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Soto v. DCP Inc.

United States District Court, W.D. Oklahoma

June 15, 2018

MAXIMINO SOTO, and PIEDAD SOTO, Plaintiffs,
v.
DCP INC.; DCP, LLC; DCP MIDSTREAM, LP; DCP MIDSTREAM MARKETING, LP; DCP MIDSTREAM MARKETING, LLC; DCP MIDSTREAM PAYROLL COMPANY, LLC, Defendants.

          ORDER

          VICKI MILES-LaGRANGE JUDGE.

         This case is scheduled for trial on the Court's August 2018 trial docket.

         Before the Court is defendant DCP Midstream, LP's (“DCP”) Motion for Summary Judgment, filed February 1, 2018. On March 22, 2018, plaintiffs filed their response, and on April 4, 2018, DCP filed its reply. Based upon the parties' submissions, the Court makes its determination.

         I. Introduction

         Plaintiff Maximino Soto (“Soto”) worked for Bennett Construction, Inc. (“Bennett”). In the summer of 2014, DCP hired Bennett, as an independent contractor, to help it complete a project known as the Chitwood Loop 16-Inch project. DCP was the owner and operator of both the Finley Booster Station and the pipeline comprising the Chitwood Loop 16-Inch project. The pipeline was intended to transport unrefined natural gas from well sites to nearby gas plants, where the gas would be processed into natural gas and natural gas liquids.

         On August 21, 2014, a 16-inch valve at the pipeline junction near the Finley Booster Station was damaged and needed to be replaced. The pipeline had been shut off, but gas continued to vent from the area around the valve setting that Bennett was to replace. A hot work permit was issued. Soto's supervisor brought Soto and his work crew to the site to assist with the valve removal. Soto was aware that natural gas was venting from the site, as he could both smell the gas and hear it venting, and knew that natural gas was flammable. As Bennett employees were working on the valve, a flash fire occurred, injuring Soto.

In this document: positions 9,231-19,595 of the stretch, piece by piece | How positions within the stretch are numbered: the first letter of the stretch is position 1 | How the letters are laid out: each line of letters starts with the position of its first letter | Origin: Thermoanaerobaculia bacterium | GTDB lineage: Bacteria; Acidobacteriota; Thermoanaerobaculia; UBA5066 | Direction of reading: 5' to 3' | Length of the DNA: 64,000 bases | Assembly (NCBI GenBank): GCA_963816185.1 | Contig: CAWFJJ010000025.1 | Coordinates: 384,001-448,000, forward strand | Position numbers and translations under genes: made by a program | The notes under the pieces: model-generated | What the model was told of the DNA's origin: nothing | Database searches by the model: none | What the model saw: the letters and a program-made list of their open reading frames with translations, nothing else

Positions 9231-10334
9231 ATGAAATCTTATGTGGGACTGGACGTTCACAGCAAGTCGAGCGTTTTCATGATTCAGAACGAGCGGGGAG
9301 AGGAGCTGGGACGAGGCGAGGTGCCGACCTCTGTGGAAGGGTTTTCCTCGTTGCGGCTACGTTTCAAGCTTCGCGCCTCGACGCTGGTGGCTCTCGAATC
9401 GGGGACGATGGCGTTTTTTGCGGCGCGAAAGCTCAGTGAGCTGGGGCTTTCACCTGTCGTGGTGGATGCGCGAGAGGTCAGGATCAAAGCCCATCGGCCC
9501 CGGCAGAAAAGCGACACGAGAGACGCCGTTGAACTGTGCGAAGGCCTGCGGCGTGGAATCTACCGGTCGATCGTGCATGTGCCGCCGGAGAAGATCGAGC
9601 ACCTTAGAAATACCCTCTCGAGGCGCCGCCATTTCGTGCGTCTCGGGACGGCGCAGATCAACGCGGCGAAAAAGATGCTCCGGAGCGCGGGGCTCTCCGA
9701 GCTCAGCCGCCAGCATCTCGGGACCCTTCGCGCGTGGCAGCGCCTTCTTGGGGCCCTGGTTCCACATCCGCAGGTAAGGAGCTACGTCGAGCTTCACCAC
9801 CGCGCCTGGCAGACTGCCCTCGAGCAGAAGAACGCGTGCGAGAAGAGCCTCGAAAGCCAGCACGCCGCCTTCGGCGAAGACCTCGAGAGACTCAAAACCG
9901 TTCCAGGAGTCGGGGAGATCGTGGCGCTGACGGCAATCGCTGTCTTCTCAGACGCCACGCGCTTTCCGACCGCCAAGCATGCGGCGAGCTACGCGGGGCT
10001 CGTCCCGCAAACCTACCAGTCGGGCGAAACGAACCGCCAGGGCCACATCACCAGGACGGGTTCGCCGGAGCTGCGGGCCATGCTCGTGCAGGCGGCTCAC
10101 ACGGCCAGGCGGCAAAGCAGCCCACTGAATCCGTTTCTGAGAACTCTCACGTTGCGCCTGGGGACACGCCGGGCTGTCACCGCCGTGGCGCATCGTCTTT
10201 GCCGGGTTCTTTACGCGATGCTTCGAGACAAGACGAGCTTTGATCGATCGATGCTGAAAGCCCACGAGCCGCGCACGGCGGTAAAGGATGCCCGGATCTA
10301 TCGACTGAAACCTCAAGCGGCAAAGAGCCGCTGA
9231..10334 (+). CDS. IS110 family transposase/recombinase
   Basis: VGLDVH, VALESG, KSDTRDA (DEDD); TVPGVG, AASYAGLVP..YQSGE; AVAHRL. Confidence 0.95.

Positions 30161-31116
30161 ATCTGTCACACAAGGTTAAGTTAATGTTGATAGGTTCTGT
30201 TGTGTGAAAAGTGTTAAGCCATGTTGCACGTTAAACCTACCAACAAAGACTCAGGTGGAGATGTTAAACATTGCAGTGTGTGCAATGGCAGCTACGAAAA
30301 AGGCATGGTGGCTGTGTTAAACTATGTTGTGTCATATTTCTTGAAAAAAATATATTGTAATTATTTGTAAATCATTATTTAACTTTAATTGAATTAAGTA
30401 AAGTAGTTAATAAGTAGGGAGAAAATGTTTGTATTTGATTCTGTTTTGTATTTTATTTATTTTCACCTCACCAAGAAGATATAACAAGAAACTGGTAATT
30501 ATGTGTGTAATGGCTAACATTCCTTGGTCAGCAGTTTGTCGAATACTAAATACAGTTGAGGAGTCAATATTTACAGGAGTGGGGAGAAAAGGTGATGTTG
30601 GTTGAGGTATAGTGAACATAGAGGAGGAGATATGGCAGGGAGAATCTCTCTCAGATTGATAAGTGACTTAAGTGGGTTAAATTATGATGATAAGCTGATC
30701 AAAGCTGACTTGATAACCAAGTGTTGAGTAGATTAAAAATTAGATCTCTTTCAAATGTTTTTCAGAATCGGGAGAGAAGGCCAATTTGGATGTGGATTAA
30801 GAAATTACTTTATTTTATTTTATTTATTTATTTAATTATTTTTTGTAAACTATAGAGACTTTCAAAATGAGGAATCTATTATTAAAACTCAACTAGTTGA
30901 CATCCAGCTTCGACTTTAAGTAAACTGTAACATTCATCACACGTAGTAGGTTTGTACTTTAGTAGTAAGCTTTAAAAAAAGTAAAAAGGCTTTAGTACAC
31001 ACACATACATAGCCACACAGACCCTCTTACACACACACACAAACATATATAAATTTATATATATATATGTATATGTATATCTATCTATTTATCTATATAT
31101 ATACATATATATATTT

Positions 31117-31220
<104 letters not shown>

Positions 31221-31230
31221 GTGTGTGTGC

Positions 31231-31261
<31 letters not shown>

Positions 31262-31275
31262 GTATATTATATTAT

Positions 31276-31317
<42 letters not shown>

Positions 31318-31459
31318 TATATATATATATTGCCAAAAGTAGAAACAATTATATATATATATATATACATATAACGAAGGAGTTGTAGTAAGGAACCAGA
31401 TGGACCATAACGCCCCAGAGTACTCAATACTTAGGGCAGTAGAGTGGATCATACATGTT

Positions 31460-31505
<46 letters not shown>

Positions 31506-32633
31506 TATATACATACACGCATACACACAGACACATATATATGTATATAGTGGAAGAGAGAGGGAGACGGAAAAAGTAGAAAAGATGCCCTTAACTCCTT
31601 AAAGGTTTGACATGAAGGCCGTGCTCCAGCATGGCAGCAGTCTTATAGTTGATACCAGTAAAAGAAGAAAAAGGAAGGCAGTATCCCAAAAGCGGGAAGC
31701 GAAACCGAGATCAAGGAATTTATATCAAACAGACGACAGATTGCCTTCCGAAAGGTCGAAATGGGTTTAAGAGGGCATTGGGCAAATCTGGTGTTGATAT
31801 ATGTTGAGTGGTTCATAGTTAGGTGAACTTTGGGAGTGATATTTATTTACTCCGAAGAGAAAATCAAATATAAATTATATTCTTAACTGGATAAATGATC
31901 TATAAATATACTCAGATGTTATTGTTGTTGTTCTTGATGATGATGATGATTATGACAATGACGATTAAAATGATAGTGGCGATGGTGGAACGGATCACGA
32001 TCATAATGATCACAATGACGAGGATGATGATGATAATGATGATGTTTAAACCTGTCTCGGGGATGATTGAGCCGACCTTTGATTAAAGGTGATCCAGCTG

On August 18, 2016, Soto filed the instant action. DCP now moves for summary judgment in its favor as to all claims raised by plaintiffs.

         II. Summary Judgment Standard

         “Summary judgment is appropriate if the record shows that there is no genuine issue as to any material fact and that the moving party is entitled to judgment as a matter of law. The moving party is entitled to summary judgment where the record taken as a whole could not lead a rational trier of fact to find for the non-moving party. When applying this standard, [the Court] examines the record and reasonable inferences drawn therefrom in the light most favorable to the non-moving party.” 19 Solid Waste Dep't Mechs. v. City of Albuquerque, 156 F.3d 1068, 1071-72 (10th Cir. 1998) (internal citations and quotations omitted).

         “Only disputes over facts that might affect the outcome of the suit under the governing law will properly preclude the entry of summary judgment. Furthermore, the non-movant has a burden of doing more than simply showing there is some metaphysical doubt as to the material facts. Rather, the relevant inquiry is whether the evidence presents a sufficient disagreement to require submission to a jury or whether it is so one-sided that one party must prevail as a matter of law.” Neustrom v. Union Pac. R.R. Co., 156 F.3d 1057, 1066 (10th Cir. 1998) (internal citations and quotations omitted).

         III. Discussion

         To prevail on a negligence claim, a plaintiff must establish the following three elements: “1) a duty owed by the defendant to protect the plaintiff from injury; 2) a failure to perform that duty; and 3) injuries to the plaintiff which are proximately caused by the defendant's failure to exercise the duty of care.” Smith v. City of Stillwater, 328 P.3d 1192, 1200 (Okla. 2014).

         A. Reasonably safe work environment

[When] an owner of property engages an independent contractor to do work on his premises, he owes to the contractor's employees who enter the premises to perform the work the duty of exercising reasonable ...

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